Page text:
Tea sector yet to bear fruits despite reforms, say smallholder farmers

Worker sorting tea leaves at Chinga Tea Factory in Othaya, Nyeri, on December 7, 2022. [Kibata Kihu, Standard]

A year after the introduction of tea regulations, confusion has greeted the sector with former Kenya Tea Development Agency (KTDA) directors alleging gross mismanagement of resources.

The former KTDA directors have been holding meetings across the Mt Kenya region citing projects they had started that are now crippled, with the current leadership only interested in holding boardroom meetings.

The former directors had last year staged a coup at the headquarters seeking to have the elections conducted and supervised by Agriculture Food Authority (AFA) despite a court order issued in 2021.

Two months ago, the former KTDA directors staged a coup in the factories, a move that sent panic, forcing the current leadership to assemble and repulse them.

Joseph Gachuhi from Gacharage Tea Factory, Kigumo, Murang'a County says tea sector bosses should allow factory directors to face rotational elections, noting that this will help in implementing the reforms

The industry, he observed, was suffering owing to inflated costs in payment of factory directors' allowances and falsifications in green leaf collection at buying centres, among other reasons. "Suspending the rotational election to 2024 is proof of the factories' leadership fear of losing because of their poor management practices and negative interaction with farmers," said Gichuhi.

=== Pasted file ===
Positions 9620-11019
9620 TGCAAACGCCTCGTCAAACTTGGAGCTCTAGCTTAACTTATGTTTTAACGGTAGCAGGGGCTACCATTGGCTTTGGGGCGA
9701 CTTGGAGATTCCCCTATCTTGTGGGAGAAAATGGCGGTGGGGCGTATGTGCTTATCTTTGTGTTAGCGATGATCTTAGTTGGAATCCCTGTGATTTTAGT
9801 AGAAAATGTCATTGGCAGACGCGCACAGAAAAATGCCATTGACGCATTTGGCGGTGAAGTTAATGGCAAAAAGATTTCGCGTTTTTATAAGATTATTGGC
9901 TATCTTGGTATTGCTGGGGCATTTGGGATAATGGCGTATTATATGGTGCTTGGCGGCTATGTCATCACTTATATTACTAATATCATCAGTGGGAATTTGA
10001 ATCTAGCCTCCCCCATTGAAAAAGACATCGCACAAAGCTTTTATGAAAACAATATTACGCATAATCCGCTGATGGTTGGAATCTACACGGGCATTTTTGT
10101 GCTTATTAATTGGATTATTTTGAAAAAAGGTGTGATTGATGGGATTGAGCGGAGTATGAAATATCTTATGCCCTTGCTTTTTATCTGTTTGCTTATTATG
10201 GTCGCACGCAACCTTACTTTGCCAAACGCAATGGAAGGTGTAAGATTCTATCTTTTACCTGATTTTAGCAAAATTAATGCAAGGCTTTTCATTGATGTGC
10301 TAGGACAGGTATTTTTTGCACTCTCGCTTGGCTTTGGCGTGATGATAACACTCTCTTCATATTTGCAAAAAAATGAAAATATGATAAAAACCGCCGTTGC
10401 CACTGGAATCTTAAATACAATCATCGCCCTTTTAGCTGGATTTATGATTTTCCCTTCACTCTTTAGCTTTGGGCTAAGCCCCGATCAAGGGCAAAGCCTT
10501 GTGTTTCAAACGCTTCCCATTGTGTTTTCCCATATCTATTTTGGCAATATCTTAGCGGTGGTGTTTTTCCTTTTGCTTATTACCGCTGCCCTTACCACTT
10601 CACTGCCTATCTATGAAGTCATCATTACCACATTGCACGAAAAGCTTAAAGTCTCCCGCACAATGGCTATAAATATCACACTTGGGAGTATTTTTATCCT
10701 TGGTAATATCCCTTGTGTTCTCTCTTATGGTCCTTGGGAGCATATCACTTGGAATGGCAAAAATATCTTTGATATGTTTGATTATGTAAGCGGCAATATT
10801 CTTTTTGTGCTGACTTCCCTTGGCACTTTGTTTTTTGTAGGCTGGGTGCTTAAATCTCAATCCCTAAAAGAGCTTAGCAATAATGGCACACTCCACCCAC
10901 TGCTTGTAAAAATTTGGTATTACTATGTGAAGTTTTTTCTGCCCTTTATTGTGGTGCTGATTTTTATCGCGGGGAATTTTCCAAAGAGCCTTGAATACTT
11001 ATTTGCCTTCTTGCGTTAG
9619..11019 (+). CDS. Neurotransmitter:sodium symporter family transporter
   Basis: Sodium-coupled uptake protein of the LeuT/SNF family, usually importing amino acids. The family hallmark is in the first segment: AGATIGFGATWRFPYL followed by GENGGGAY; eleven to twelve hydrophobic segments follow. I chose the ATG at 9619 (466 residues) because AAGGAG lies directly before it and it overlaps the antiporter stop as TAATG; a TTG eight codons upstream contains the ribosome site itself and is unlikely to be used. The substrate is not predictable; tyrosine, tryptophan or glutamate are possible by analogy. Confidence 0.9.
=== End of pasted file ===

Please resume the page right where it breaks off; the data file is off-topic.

Mr Gachuhi rooted for a forensic audit of the operations of the directors, noting that more factories are saddled with huge bank loans.

Samuel Muna, a tea farmer in Gatare village, Mathioya said the sector was facing many challenges with farmers expecting more money.

The farmers, Muna said, feel cheated as the directors promised to embark on transforming the sector which has however remained the same. "A lot has been done, but, farmers are still demanding that the price of green leaf be raised from Sh21 to Sh30 per kilogramme," said Mr Muna.


Aberdare Tea Growers Association Chairman Wambugu Gachunji however said the reforms in the tea sector have impacted positively with farmer-friendly directors in office and monthly payments released by the fifth day of every month.

Mr Gachunji, a farmer in Kanyenya-in Tea Factory said despite challenges, the sector's future looks bright, owing to State-backed reforms.

The small-scale tea growers, he observed, are still expecting payment of a mini bonus in January to enable them to send their children to school among other chores. "In Mt Kenya, farmers experienced a delay in the transportation of fertiliser, as the transporters concentrated on transporting the consignment to far places from the SGR terminus due to cost implications," said Wambugu.

Millicent Wanjira, a tea farmer in Kagochi Tea Factory says KTDA projects should be audited after they incurred losses despite millions injected by the factories.

"This a venture started by the former directors which the present officials want to do away with as it was picked as a major investment to benefit the farmers," said Wanjira.

Murang'a zone KTDA board members Chege Kirundi and James Githinji said they have partnered with the State to improve the sector through stabilisation of green leaf prices.

The managers, he said, have explored new markets in West Africa, Russia and Commonwealth of Independent States countries.

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